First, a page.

The Dominican Godfather

"El Padrino" by Dominican merengue artist Fulanito keeps popping up here and there. My friends in Korea were listening to it, and it's playing here in Amsterdam too. I don't know how a 14-year-old song suddenly became popular, but I think I should hereby complain that the song is not as impressive as you'd expect. Fulanito is essentially the Dominican word for "dude;" if you forget someone's name, you can call them "Fulano."
While the Italians got Don Corleone and some awesome dark music, the Dominicans got a nameless street hustler from Washington Heights, who listens to the accordion and dies within a year of rising to the "top." So impressive are the accomplishments of this Dominican Godfather, that Fulanito feels the need to give us a play-by-play of his high school years: at 15 Fulanito (the black artist shares the same non-name with the chubby light-skin "Godfather") was causing damage in his neighborhood, mugging people for their sneakers, hats, jackets, and jewelry, and otherwise threatening emergency room visits for non-compliance; at 16 Fulanito joined a gang, and he was already "famous" for breaking the law; at 17 he was taken to a lieutenant -- the right-hand man for New York's heaviest hitter -- and Fulanito used him to get to the heavy hitter, whom he shot 7 times, thus becoming: the Godfather. Cue accordion*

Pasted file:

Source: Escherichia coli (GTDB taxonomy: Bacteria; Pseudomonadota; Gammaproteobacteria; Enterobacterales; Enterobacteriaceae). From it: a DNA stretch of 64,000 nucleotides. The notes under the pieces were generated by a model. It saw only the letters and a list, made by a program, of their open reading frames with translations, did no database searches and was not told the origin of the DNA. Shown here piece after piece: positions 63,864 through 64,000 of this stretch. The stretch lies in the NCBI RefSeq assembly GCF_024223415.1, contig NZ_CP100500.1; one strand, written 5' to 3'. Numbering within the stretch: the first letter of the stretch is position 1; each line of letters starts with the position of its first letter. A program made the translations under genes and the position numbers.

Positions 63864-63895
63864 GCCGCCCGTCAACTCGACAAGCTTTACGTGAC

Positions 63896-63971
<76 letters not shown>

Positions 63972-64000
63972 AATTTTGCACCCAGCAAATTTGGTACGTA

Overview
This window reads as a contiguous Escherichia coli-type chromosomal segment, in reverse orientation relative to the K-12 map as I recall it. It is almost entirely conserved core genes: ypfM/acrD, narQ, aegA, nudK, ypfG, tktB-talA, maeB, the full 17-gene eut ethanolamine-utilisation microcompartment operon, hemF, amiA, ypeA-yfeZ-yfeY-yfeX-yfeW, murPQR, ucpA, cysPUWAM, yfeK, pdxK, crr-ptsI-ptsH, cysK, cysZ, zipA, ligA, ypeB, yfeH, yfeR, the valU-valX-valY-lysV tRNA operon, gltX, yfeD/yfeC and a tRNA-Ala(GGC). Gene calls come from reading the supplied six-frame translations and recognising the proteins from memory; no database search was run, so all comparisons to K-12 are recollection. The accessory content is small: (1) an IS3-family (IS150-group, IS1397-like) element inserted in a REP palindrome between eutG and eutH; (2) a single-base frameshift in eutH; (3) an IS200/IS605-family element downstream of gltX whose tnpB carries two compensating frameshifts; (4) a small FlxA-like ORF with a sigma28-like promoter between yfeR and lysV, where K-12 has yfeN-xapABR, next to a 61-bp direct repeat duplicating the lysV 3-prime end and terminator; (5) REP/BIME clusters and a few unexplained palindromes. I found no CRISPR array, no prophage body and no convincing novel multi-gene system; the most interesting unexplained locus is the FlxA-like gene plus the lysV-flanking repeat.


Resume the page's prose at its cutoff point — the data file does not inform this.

Given that the song starts in 1985, when Don Fulanito was moving crack in tremendous quantity and brutally eliminating his competition, we can deduce that he got his rise in the early 80s, with 1985 being his top year. Don Fulanito had booze, women, and three brand-new cars -- an accomplishment, if you ask me. However, on the 4th of July, 1986 Don Fulanito encountered some bad luck: a thug came out of nowhere and mortally wounded him. As Don Fulanito lay there, he begged God for forgiveness, and he died with "respect, power, and money." After his death, Don Fulanito matured to Fulano, and the women celebrated his story, his "legend," while toasting champagne with all of his millions.
The Puerto Ricans have Carlito, the Italians Don Corleone, the Cubans Scarface, and the Dominicans have a nameless guy who hung out with an accordionist and sold crack using a payphone in Washington Heights.